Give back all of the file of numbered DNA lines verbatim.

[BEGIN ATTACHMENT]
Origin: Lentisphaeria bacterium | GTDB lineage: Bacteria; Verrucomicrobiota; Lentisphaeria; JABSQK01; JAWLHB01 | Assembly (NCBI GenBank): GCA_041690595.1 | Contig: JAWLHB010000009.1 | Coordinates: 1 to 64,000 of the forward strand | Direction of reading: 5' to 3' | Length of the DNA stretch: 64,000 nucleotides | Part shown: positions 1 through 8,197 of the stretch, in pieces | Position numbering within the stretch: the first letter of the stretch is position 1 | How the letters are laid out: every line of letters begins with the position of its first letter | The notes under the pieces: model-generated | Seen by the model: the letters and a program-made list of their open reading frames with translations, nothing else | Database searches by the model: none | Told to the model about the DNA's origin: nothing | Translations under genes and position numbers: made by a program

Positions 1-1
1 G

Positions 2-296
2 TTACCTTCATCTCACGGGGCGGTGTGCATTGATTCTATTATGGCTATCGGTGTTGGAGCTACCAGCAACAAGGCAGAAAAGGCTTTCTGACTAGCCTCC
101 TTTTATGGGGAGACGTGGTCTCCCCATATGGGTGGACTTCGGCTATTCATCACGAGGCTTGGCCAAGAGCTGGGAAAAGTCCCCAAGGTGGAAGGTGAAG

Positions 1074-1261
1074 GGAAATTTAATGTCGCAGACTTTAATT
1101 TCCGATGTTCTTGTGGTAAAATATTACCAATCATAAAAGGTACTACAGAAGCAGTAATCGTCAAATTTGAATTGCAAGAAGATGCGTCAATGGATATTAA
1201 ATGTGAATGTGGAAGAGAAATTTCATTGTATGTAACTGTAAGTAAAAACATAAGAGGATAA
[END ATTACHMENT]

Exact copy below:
Origin: Lentisphaeria bacterium | GTDB lineage: Bacteria; Verrucomicrobiota; Lentisphaeria; JABSQK01; JAWLHB01 | Assembly (NCBI GenBank): GCA_041690595.1 | Contig: JAWLHB010000009.1 | Coordinates: 1 to 64,000 of the forward strand | Direction of reading: 5' to 3' | Length of the DNA stretch: 64,000 nucleotides | Part shown: positions 1 through 8,197 of the stretch, in pieces | Position numbering within the stretch: the first letter of the stretch is position 1 | How the letters are laid out: every line of letters begins with the position of its first letter | The notes under the pieces: model-generated | Seen by the model: the letters and a program-made list of their open reading frames with translations, nothing else | Database searches by the model: none | Told to the model about the DNA's origin: nothing | Translations under genes and position numbers: made by a program

Positions 1-1
1 G

Positions 2-296
2 TTACCTTCATCTCACGGGGCGGTGTGCATTGATTCTATTATGGCTATCGGTGTTGGAGCTACCAGCAACAAGGCAGAAAAGGCTTTCTGACTAGCCTCC
101 TTTTATGGGGAGACGTGGTCTCCCCATATGGGTGGACTTCGGCTATTCATCACGAGGCTTGGCCAAGAGCTGGGAAAAGTCCCCAAGGTGGAAGGTGAAG

Positions 1074-1261
1074 GGAAATTTAATGTCGCAGACTTTAATT
1101 TCCGATGTTCTTGTGGTAAAATATTACCAATCATAAAAGGTACTACAGAAGCAGTAATCGTCAAATTTGAATTGCAAGAAGATGCGTCAATGGATATTAA
1201 ATGTGAATGTGGAAGAGAAATTTCATTGTATGTAACTGTAAGTAAAAACATAAGAGGATAA